However, because of site complexity, updates can break the site entirely. The answer is not to eschew updates, but to apply them carefully. In fact, we strongly recommend using a staging site to test any changes before touching your live site at all.
If updates are good, why do you need to be careful?
Updates aren’t good, they are great. But they are still code! Because of these core file changes, if something were to go wrong, you could lose access to your wp-admin altogether. Or your site could crash, causing hours or days of downtime.
You may well wonder why WordPress updates are in danger of causing downtime. After all, it is a WordPress site, shouldn’t you be able to blindly apply updates? Good question!
The reason is quite simply the extensions we use to make our sites better: plugins and themes. As you add plugins and themes to your WordPress site to increase functionality, improve design, and so on, you are increasing its code complexity. Each of these extensions are coded by different sets of people, and therefore we have no way of knowing how they will change in response to a WordPress update. In fact, this is why we recommend using staging before making any changes. Code can be unpredictable, even those made by the best developers.
With a few additional steps, you can avoid all that hassle. Make sure to use BlogVault to get a full site backup before any major changes. Site backups are saved offsite so you can restore them even without access to wp-admin, plus the Emergency Connector feature makes restoring even fully crashed sites a cinch.
Best practices for enabling auto-updates
Before enabling WordPress automatic updates, regardless of method used, there are a few things you should do to mitigate risk.
- Make sure to install BlogVault, an automatic, 100% reliable backup plugin for daily backups. Backups are the underrated heroes of any site disaster. No one thinks of them till things go wrong.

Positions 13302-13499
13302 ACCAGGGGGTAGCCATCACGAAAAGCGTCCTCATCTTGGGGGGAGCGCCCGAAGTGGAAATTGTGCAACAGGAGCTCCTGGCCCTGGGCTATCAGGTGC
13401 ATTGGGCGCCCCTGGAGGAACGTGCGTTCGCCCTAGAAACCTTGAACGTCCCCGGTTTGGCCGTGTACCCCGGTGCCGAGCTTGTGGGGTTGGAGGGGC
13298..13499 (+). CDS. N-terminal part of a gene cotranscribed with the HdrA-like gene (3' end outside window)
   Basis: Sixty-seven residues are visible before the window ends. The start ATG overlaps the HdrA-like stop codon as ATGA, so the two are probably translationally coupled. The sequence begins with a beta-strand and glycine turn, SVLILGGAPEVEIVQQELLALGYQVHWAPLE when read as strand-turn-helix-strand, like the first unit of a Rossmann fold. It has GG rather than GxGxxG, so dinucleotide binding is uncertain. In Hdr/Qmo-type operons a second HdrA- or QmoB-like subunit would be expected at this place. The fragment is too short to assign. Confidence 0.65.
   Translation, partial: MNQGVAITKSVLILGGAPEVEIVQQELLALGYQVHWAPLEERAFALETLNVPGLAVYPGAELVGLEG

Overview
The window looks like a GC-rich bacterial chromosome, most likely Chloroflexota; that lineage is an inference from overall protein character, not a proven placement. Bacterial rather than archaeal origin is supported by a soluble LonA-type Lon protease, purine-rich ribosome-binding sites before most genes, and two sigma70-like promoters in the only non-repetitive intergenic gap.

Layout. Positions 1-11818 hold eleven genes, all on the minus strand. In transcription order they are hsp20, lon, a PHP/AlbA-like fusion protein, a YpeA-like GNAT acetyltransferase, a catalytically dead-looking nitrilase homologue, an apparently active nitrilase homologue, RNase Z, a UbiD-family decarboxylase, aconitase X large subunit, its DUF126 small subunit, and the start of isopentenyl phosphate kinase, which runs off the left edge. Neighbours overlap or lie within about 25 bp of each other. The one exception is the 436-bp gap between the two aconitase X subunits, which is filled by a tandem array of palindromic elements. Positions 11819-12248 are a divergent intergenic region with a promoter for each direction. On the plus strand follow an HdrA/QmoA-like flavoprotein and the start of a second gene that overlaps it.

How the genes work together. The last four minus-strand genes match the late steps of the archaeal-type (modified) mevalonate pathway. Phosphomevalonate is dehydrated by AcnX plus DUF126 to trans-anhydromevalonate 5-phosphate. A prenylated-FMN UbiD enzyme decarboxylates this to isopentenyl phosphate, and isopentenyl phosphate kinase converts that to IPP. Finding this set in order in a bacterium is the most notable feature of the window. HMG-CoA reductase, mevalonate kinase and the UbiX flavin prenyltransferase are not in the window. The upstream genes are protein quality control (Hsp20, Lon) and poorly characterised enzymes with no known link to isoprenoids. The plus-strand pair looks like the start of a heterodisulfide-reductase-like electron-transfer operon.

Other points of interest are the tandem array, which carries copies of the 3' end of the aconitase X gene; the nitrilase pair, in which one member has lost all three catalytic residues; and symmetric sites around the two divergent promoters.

- Keep all your plugins and themes updated, so they are not the cause of a site crash. Even in general, this is good practice because updates have security patches and bug fixes.
- Avoid making any changes to core files, like the .htaccess file, for instance. If you have redirects or use the core file to blacklist IPs, find an alternative solution for those requirements. Almost all WordPress updates rewrite core files, even the minor ones. If you are enabling auto updates, rest assured these files will be overwritten at some point.
How do you know when there is a WordPress update available?
The most common way is that you will see a notification on your wp-admin dashboard. Alternatively, you can check under Updates on your dashboard, or run the command wp core check-update using SSH.
On your BlogVault dashboard, you will see a list of WordPress, plugin, and theme updates available on your site, along with the means to apply them safely.
It may seem like the advice in this article is a mixed bag, but we want to reiterate that WordPress updates are critical to the well-being of your site. WordPress auto update may be a boon for smaller sites without many plugins or complex themes. However for high-traffic, e-commerce, and business-critical sites, every minute of downtime is a problem.
The only way to avoid downtime and still profit from the convenience of WordPress automatic updates, use BlogVault’s Auto Update feature.
Is WordPress auto update safe?
WordPress auto updates are not 100% safe, but they are 100% necessary. As with any update, you risk downtime and site crashes with automatically applied updates. The only way to mitigate the risk is to set up regular backups.
What is WP_auto_update_core?
WP_AUTO_UPDATE_CORE is a constant used in the wp-config.php file that is used to manage WordPress auto updates. It is added to the file with a define statement, and takes the following values: true, false, and minor, depending on which automatic WordPress updates you want to turn on.
When to disable WordPress automatic updates?
You should disable WordPress automatic updates when you want to have full control over your site. While updates are incredibly important, there are better and more safer ways to manage them.
Karishma was an engineer in a former life, and so she specialises in making tech more accessible through communication. When she isn't writing, Karishma spends her time tinkering in the innards of WordPress websites